A Meta-analysis of International University Rankings: What do they Tell us?

By Michael Herriman.

Published by Journal of the World Universities Forum

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Article: Print $US10.00
Article: Electronic $US5.00

The recent worldwide rankings of universities have been controversial in respect of the indicators chosen to judge universities, and for perceived disciplinary, linguistic and national biases. Each ranking has chosen different indicators and compilation methods make its judgment. Consequently there is wide variation in the scores of individual universities below the top fifth or sixth ranked in each table. Rankings across years show losses and gains in the performance of individual universities that appear hard to account for as occurring in a period of just twelve months. This study analyzes data from the widely acknowledged ranking systems up to the most recent (2010) tables in an attempt to amplify and clarify the indicators that might be thought relevant to the process of ranking. An indicator used across all rankings is citations. An analysis shows that ranking on citations is inconclusive and quite disputable. A few institutions only show some consistency of rank. Uncertainty will remain until the question of the purpose and use of such tables is adequately addressed.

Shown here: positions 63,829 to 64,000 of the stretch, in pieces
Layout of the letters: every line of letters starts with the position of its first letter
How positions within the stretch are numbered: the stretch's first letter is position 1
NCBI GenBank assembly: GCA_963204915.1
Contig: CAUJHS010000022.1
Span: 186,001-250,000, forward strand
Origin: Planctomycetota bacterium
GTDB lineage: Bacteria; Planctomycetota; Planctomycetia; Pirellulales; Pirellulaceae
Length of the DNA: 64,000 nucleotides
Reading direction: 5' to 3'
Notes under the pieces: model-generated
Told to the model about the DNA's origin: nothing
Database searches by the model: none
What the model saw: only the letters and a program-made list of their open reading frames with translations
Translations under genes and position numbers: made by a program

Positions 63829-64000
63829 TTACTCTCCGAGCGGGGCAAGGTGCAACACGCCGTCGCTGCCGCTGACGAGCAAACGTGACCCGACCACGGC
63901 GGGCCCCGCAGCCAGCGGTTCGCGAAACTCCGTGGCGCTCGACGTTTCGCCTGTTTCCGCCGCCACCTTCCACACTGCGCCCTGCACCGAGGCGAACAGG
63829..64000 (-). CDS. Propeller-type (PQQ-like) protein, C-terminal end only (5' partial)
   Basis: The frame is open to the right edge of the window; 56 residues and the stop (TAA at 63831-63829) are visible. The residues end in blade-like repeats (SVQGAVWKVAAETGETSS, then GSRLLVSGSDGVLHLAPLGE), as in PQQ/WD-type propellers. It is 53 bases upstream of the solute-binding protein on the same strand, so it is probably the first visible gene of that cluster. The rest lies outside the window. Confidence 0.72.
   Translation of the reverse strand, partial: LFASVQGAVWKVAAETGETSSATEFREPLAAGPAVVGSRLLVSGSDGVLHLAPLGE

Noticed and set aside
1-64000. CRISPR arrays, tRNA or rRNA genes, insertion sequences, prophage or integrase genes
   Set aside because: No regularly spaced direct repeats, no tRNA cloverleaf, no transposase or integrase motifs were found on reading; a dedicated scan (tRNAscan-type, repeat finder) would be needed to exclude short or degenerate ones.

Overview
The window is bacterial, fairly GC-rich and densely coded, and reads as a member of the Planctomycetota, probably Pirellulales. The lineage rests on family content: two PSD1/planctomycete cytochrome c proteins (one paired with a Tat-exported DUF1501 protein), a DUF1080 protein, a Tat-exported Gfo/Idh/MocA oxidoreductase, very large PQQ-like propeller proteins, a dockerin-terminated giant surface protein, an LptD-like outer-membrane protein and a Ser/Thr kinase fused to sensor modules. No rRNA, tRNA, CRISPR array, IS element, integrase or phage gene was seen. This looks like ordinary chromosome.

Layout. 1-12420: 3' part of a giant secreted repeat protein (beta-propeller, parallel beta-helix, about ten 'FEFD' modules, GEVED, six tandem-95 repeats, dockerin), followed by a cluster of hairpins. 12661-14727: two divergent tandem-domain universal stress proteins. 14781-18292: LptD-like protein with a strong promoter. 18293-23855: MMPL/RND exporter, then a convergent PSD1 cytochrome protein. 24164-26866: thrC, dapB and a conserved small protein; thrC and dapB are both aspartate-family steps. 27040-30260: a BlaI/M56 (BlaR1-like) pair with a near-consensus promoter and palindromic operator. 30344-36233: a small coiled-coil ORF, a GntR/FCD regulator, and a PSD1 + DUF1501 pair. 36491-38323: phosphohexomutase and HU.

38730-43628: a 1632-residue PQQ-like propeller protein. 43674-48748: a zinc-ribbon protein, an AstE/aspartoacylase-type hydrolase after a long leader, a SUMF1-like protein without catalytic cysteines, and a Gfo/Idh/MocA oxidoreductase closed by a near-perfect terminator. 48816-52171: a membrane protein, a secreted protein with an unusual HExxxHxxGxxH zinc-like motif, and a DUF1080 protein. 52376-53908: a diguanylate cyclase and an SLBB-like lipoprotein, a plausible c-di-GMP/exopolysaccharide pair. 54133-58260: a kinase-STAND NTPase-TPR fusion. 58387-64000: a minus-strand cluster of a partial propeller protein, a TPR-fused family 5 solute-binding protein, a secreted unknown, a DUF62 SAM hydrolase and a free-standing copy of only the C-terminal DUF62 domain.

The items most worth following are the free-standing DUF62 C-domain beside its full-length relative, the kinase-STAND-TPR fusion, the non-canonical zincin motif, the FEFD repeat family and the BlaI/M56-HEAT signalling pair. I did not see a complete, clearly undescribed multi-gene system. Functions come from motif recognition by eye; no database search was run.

Keywords: University Rankings, Best Universities, Top Universities

Journal of the World Universities Forum, Volume 4, Issue 2, pp.85-106. Article: Print (Spiral Bound). Article: Electronic (PDF File; 840.900KB).

Prof. Michael Herriman

Professor of English Language, Faculty of Foreign Languages, Nagoya University of Commerce, Nisshin, Aichi, Japan

I teach English communication in an undergraduate and graduate program with 1,000 students. I am also in charge of all English language testing. Prior to this I was director of the English language centre at the University of Western Australia and coordinator of the Masters and PhD programs in Applied Linguistics. I did my PhD at Cornell university. My academic interests have been international and I have held visiting professorships at universities in England, Canada, Russia, Germany and Holland. I have also conducted research in Thailand and China. My main research has been in language acquisition, language testing, language policies and academic writing by university students. This latter work was funded by an Australian Research Council grant.


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